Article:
Consumer Financial Services Law Blog
Dykema Gossett PLLC
Dykema Gossett PLLC

Consumer Financial Services Law Blog

Consumer Financial Services Law Blog

News and analysis regarding Consumer Financial Services litigation and regulation, and activities of the Consumer Financial Protection Bureau


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Showing 7 posts in Preemption.

4th Circuit Holds No Preemption of Misleading Disclosures Claims, But Confirms Dodd-Frank Not Retroactive

Dodd-Frank may have changed the landscape of federal preemption of state laws regulating national banks and federal thrifts, but it does not apply retroactively. The old rules still prevail for loans originated prior to July 21, 2010, or so everyone assumes, but many courts have now confirmed it. That makes McCauley v. Home Loan Investment Bank, F.S.B. & Deutsche Bank National Trust Company, an opinion recently issued by the Fourth Circuit, an interesting development. The Fourth Circuit joined many others in holding that federal preemption bars claims against federal thrifts to the extent the claims would effectively regulate lending practices, but it held that traditional common law fraud claims are not preempted. Other courts have said as much, but the McCauley opinion leaves relatively little room for federal preemption when fraud is alleged compared to other circuits. Read More ›

Ninth Circuit on High-Low Postings: National Bank Act Preempts California’s Unfair Competition Law as to Transaction Posting Practices but not as to Misrepresentation of Transaction Posting Methods

In Gutierrez v. Wells Fargo, --- F.3d ----, 2012 WL 6684748 (9th Cir. Dec 26, 2012), the Ninth Circuit has recently held that the federal National Bank Act  “preempts state regulation of transaction posting practices and any obligation for national banks to make specific, affirmative disclosures to their customers.”  A national bank’s decision to post payments to checking accounts in a particular order “is a federally authorized pricing decision” which “is within the exclusive purview of the [Office of the Comptroller of the Currency (OCC)]”.  Accordingly, federal law preempts state law that “prevents or significantly interferes with a national bank’s federally authorized power to choose a posting order,” including California’s Unfair Competition Law (UCL) with respect to “unfair” business practices. Read More ›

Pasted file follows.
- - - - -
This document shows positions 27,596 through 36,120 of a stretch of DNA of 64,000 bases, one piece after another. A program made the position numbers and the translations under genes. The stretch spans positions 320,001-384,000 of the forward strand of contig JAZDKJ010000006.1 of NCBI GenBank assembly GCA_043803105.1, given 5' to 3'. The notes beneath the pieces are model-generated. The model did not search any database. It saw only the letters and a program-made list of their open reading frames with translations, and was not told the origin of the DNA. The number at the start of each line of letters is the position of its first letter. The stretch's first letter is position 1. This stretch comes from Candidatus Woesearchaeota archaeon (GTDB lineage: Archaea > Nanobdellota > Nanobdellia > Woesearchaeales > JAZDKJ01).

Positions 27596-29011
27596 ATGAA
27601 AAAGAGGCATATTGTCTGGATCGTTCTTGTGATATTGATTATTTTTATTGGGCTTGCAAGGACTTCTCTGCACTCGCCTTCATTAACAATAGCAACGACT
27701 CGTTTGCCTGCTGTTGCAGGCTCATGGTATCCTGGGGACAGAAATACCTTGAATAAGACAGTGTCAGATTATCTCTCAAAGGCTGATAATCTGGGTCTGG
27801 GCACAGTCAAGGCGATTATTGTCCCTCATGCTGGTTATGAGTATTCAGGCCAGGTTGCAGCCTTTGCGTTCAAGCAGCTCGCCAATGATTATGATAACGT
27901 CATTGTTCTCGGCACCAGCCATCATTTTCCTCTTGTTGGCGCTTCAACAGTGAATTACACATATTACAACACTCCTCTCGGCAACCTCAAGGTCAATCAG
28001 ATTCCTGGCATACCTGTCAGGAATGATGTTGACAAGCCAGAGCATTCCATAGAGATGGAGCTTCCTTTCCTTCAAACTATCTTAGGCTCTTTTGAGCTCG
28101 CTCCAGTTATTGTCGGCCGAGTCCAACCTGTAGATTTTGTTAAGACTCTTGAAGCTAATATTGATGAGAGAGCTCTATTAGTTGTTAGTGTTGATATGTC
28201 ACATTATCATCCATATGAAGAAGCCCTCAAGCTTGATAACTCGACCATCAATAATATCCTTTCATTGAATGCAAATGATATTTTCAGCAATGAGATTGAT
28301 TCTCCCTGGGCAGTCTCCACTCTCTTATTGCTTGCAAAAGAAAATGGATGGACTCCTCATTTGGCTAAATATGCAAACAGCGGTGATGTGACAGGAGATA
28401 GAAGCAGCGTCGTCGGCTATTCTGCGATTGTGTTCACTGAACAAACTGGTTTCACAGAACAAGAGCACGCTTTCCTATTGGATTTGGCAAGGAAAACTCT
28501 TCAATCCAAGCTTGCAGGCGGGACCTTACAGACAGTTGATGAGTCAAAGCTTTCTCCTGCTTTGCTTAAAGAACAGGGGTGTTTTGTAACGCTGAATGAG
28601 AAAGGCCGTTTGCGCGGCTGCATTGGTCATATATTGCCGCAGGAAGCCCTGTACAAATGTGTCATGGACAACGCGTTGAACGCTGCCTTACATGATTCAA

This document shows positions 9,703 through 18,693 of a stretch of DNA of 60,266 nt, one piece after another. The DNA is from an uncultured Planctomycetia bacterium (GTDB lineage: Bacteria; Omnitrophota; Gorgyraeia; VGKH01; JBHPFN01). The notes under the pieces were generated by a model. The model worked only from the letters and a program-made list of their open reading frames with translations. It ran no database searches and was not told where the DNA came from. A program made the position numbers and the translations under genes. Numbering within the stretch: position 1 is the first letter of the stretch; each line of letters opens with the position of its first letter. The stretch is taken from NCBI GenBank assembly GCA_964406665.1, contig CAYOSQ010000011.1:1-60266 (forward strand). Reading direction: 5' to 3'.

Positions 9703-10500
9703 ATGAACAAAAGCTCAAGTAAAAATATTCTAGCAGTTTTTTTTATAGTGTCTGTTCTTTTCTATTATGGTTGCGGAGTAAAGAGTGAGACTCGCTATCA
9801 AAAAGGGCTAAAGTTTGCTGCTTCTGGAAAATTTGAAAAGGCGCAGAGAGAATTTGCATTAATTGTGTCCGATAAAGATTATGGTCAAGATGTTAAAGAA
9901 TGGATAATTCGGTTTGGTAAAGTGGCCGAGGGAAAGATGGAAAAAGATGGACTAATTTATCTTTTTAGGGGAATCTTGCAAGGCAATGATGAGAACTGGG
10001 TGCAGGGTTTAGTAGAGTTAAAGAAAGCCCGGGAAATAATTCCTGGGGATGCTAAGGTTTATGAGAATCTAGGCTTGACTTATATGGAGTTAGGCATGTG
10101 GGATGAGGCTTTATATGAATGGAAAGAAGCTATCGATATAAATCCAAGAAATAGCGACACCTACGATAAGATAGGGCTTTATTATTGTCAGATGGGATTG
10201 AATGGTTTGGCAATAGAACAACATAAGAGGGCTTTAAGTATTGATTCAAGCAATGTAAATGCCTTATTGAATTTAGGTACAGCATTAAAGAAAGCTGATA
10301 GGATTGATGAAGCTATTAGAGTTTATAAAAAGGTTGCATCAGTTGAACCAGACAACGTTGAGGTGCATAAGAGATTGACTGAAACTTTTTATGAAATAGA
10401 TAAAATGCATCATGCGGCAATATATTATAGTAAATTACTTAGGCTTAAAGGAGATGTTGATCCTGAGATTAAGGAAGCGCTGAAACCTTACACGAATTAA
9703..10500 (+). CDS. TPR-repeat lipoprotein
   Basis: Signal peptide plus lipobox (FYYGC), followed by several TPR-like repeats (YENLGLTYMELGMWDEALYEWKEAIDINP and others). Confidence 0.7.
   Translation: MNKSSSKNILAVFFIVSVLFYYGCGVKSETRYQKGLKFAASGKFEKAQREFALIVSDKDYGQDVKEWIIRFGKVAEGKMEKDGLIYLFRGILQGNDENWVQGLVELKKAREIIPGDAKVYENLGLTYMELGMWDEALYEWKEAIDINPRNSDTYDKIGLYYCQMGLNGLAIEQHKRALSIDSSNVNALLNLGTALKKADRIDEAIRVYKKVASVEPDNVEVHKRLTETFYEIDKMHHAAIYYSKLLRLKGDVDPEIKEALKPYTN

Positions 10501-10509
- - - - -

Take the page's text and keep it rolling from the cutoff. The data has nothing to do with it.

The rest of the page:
Court Grants Preliminary Injunction That Prevents CFPB From Enforcing TILA Rules on Credit Card Fees

A federal district court in First Premier Bank v. U.S. Consumer Financial Protection Bureau (D.S.D.) granted a preliminary injunction to First Premier Bank (“Premier”) to block the CFPB’s enforcement of an amendment to Regulation Z, which would narrow the scope of fees credit card companies can impose on the type of cards typically offered to subprime borrowers. The injunction, based in part on the finding that the Federal Reserve Board (“FRB”) had exceeded its authority, prevents the CFPB from enforcing the amendment until a final decision is made in the case. Read More ›

Senate Committee Approves Cordray to Head Consumer Financial Protection Bureau

The Senate Banking Committee voted 12-10 to approve Richard Cordray’s nomination to be the first director of the CFPB. Cordray is a former Ohio attorney general who currently leads the Bureau’s enforcement division. The committee voted along party lines, with no Republican committee member voting to approve the nomination. Cordray’s nomination now proceeds to the full Senate for a vote. Read More ›

Date Calls for Greater Transparency in Checking Account Fees

On the heels of Bank of America’s announcement that it will impose a monthly fee on debit card users, the Consumer Financial Protection Bureau (“CFPB”) has signaled that it will work toward increasing transparency regarding checking account fees and might require more simplified checking account disclosures. Raj Date, special advisor to the Secretary of the Treasury on the CFPB, recently issued a statement noting that “checking accounts often come with a wide variety of unexpected costs that can quickly add up for consumers.” Read More ›

CFPB Drafting Qualified Mortgage Regulations in Hopes of Expanding Mortgage Loan Originations

The CFPB is currently drafting regulations that define the requirements of a Qualified Mortgage (“QM”) and the benefits to lenders whose loans fall within the QM parameters. Recognizing that “[t]here can be little or no access to credit unless suppliers of capital are willing to finance home mortgages,” Patricia McCoy, the CFPB’s assistant director for mortgage markets, is appreciative of the hundreds of extremely thoughtful comment letters received that will inform this “critical and difficult rulemaking.” Read More ›

CFPB Releases Mortgage Servicing Examination Procedures and Manual

The Consumer Financial Protection Bureau (“CFPB” or the “Bureau”) announced its initial approach to supervising mortgage servicers. Specifically, the Bureau released its Mortgage Servicing Examination Procedures (the “Procedures”), along with its CFPB Supervision and Examination Manual (the “Manual”). The devotion of CFPB resources to servicer regulation was foreshadowed by a speech from Raj Date, special advisor to the Secretary of the Treasury, on September 20, 2011. The CFPB, of course, was the brainchild of Professor Elizabeth Warren, who argued in a November 2008 law review article for the creation of a “single, highly motivated federal regulator” to police mortgage servicing activity. The Manual and the Procedures constitute the CFPB’s first broad attempt to implement that vision. Read More ›